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We all need this 30-second trick that can save our relationship, job and friendship

1. Thinking before reacting

Picture this: Your partner once forgot to call you back or reply to your text and you ended up lecturing him or her about how they don’t value you in their life and have turned irresponsible. Later, you realised you made a mountain out of a molehill and could have easily dealt with this minuscule matter in a better way. Been there, done that? Well, we all have been in the situation where we blabber anything and everything without giving it much thought and end up regretting it later. But here’s an almost effortless and logical solution to tackle such situations and react in the right manner.

2. The 30-second trick

This psychological trick has just three steps and won’t take more than thirty seconds to practice. All you need to do is to take a deep breath, acknowledge what you are feeling and ask yourself a few questions. Here’s the low-down on how to go about it.

3. The first step—breath!

Instead of mindlessly reacting to any situation, the first thing you should do is to start deep breathing. It might seem a futile action but inhaling and exhaling helps you to distract (to some extent!) for a few moments and you do not respond immediately. It, in turn, sends oxygen to the prefrontal cortex in our brain and helps to perceive the situation calmly.

The next step is to acknowledge your feelings and give them a label. Whether you are upset, infuriated, angry, whiny or hurt, tell yourself how you are exactly feeling. Hold a short self-talk and it could be something on similar lines: “I am feeling annoyed right now” or “I am feeling really irritated and distraught.” It would help you understand that you are not in charge of your emotions right now and remind you that you need to treat the situation when you bounce back to the normal state. Secondly, it would regulate the activity in the prefrontal cortex that helps to think rationally and not being overpowered by your own emotions.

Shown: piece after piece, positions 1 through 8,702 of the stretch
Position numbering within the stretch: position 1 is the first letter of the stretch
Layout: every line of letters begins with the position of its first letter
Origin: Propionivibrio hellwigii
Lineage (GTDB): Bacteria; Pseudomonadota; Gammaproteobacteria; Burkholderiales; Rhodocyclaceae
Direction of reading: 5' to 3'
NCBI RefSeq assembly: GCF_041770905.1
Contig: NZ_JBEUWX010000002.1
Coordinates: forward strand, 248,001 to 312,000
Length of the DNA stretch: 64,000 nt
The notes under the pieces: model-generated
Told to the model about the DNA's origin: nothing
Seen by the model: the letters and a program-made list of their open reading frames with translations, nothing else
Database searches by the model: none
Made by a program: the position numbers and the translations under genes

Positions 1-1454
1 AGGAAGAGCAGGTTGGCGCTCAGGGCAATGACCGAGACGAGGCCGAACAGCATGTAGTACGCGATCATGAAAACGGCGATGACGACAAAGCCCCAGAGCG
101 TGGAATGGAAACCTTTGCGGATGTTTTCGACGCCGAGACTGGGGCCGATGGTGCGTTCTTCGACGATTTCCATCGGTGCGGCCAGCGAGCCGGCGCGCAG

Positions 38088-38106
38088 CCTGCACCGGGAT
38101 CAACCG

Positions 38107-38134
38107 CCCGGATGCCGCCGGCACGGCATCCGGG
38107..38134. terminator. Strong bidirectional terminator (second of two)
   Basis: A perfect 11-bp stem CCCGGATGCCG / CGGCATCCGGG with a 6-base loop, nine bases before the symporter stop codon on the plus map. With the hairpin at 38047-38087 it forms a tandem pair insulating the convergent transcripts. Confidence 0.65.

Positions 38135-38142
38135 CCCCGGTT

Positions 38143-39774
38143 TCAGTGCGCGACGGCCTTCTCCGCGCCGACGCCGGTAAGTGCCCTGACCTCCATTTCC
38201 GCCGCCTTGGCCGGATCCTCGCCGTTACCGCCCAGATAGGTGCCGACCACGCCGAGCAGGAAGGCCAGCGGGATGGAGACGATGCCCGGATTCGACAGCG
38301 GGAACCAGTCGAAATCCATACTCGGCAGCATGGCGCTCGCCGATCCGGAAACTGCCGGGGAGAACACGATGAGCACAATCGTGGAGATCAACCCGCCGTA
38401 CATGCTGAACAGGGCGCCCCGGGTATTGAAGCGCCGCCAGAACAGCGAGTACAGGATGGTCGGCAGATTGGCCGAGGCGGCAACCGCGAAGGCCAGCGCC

5. Reassess the situation

The third and the last step is to get a hold of the situation by asking yourself a few questions:

“Will I get something by overreacting?”

“Will these ten minutes matter in the long run, like next five years?”

“What lesson I can learn from this situation?”

“What are the things I can be grateful for?”

Questioning yourself would help you to reappraise the situation and switch your negative emotions to positive ones.

6. The next time…

So the next time you are about to have an argument or heated discussion with your colleague, friend, partner or even a stranger, remember to breath, label your emotion and reassess the situation. By practising this trick in everyday life, you develop the power to respond to any conversation the way you want to and make it productive. Most importantly, it would save you from the stress from placating the situation, apologising or hurting others.



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